There have been thousands of words written since the announcement, endless prognostications about what this means. The best I’ve read so far--the one that covers all the ground that needs to be covered--was posted on the San Francisco Chronicle’s web site. It’s linked up right here, and more than worth the time it takes to read.

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Tuesday, February 8, 2011

Sherry: A Primer and Cocktail Recipes

Camper English, creator of the Alcademics blog and one of the country’s most respected cocktail and spirits writers (and one of the journalists on the trip to Jerez I took last September), recently published a fantastic story on Sherry in The Los Angeles Times Magazine. Not only does the article provide an excellent primer on the region itself as well as the various styles of Sherry that come from there, but he also includes a number of cocktail recipes that take advantage of both the range of Sherry’s flavors and their uncanny ability to lift any cocktail they appear in to a higher level of complexity than it otherwise would have achieved. Click here for the full article.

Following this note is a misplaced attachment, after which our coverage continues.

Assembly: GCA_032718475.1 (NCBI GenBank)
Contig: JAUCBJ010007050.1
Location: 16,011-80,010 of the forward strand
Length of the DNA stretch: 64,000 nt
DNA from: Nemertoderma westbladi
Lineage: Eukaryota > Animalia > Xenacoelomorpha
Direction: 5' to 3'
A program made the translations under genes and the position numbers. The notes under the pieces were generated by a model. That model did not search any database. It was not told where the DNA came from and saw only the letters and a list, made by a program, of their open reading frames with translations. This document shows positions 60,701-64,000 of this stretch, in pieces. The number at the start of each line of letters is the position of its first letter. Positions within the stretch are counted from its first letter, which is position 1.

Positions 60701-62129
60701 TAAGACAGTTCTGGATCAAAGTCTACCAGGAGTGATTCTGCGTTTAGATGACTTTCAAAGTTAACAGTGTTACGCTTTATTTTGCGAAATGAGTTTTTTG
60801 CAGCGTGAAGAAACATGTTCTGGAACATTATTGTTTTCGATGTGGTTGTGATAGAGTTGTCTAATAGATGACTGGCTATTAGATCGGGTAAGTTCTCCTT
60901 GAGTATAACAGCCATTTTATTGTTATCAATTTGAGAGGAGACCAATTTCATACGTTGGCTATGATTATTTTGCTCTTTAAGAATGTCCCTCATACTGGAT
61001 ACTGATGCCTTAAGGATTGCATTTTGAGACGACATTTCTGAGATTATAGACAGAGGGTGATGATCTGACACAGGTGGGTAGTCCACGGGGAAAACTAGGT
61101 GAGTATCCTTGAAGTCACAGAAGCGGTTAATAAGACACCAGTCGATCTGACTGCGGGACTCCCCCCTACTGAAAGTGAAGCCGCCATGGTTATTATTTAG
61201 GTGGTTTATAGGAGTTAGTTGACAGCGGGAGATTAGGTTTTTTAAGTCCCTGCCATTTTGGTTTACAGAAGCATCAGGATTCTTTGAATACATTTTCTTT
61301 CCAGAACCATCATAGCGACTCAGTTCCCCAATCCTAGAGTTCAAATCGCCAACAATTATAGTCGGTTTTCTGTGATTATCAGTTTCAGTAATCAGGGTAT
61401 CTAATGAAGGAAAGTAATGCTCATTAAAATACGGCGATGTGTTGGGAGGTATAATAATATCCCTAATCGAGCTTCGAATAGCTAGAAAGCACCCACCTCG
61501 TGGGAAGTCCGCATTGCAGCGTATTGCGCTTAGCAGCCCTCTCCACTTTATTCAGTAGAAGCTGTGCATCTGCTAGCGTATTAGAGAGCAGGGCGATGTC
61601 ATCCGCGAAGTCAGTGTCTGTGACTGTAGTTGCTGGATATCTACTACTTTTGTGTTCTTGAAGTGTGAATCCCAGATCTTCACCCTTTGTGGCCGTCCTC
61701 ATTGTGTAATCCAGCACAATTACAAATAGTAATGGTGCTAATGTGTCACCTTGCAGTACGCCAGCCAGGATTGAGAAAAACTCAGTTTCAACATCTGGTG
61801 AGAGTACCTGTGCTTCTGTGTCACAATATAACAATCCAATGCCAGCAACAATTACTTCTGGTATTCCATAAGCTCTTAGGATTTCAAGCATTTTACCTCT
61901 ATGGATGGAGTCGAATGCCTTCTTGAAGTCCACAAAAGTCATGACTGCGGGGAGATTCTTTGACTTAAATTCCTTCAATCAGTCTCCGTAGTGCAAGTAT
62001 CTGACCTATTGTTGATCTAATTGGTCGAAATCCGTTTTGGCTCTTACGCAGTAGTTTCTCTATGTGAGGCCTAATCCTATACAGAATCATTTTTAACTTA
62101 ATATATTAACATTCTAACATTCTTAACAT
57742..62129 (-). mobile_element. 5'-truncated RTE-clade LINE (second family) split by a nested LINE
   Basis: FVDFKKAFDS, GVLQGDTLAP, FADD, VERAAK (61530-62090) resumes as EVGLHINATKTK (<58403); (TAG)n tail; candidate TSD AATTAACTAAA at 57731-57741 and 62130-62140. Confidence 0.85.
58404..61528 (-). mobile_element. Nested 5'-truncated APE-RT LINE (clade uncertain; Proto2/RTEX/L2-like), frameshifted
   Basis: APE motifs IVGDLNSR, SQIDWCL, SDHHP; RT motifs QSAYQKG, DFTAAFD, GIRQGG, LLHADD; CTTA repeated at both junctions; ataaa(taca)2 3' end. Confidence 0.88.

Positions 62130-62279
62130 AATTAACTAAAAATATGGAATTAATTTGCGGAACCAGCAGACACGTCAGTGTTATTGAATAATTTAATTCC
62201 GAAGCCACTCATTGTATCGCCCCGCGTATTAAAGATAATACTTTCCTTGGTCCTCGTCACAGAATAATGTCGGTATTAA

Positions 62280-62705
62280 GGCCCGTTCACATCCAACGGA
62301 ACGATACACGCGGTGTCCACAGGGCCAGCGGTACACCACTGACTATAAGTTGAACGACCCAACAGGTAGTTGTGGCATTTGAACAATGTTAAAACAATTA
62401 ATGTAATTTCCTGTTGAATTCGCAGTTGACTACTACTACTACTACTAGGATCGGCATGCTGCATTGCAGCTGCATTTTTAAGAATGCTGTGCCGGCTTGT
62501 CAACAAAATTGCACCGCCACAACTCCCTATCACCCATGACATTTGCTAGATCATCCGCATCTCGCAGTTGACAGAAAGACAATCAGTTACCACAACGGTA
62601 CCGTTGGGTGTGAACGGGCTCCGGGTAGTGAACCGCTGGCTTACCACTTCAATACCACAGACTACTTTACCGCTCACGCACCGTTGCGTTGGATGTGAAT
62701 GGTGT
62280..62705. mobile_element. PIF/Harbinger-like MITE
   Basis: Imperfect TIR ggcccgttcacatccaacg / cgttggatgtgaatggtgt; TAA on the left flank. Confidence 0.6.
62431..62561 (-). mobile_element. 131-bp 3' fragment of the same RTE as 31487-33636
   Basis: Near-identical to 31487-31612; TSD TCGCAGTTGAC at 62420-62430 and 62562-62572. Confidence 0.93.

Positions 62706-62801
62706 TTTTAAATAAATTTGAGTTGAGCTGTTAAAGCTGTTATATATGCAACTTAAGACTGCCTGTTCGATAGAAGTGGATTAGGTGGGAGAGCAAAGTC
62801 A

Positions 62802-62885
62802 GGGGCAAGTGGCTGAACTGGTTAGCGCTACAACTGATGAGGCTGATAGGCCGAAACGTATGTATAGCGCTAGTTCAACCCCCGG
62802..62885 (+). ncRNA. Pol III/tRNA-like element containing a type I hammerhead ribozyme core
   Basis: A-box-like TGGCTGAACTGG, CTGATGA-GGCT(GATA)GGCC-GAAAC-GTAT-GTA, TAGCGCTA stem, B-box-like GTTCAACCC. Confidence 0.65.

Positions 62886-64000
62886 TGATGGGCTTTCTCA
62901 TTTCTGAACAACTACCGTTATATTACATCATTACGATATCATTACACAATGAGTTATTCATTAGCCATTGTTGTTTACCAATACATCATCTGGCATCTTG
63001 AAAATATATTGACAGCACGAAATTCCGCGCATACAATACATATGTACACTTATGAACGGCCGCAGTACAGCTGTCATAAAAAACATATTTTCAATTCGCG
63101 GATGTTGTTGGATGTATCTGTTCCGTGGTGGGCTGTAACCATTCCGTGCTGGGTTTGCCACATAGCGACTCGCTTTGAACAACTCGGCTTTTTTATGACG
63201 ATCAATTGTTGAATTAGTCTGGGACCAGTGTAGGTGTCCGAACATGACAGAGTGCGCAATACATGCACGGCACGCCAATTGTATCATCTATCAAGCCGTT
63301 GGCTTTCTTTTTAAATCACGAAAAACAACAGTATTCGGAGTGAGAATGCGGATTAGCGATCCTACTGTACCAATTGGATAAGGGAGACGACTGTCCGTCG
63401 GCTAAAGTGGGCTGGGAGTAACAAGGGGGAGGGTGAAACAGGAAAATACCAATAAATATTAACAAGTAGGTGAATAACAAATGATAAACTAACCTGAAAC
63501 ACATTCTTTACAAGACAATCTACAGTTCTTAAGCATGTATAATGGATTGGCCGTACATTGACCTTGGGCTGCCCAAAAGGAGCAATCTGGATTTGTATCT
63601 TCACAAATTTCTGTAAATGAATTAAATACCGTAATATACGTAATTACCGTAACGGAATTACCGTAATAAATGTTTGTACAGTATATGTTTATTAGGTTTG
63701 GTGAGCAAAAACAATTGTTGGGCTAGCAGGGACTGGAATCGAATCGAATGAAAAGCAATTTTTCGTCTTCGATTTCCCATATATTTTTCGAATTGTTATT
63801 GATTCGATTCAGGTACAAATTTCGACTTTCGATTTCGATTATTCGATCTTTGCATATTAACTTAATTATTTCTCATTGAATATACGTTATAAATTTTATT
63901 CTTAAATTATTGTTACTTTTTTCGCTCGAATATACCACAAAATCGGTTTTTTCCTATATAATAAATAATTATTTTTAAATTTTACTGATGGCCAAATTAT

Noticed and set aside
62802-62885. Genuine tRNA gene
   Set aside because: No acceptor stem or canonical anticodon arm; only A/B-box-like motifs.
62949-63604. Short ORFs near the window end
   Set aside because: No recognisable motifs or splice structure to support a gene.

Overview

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Friday, February 4, 2011

Champagne and Port

What better way to celebrate the end of the week than with Champagne and a nice glass of Port? Or, even better, several glasses of each, which is exactly what I did last night at a fantastic dinner hosted by Jade Floyd and Jessie Niewold of the Center for Wine Origins, and Scott Zoccolillo of XIX, one of Philadelphia’s top restaurants.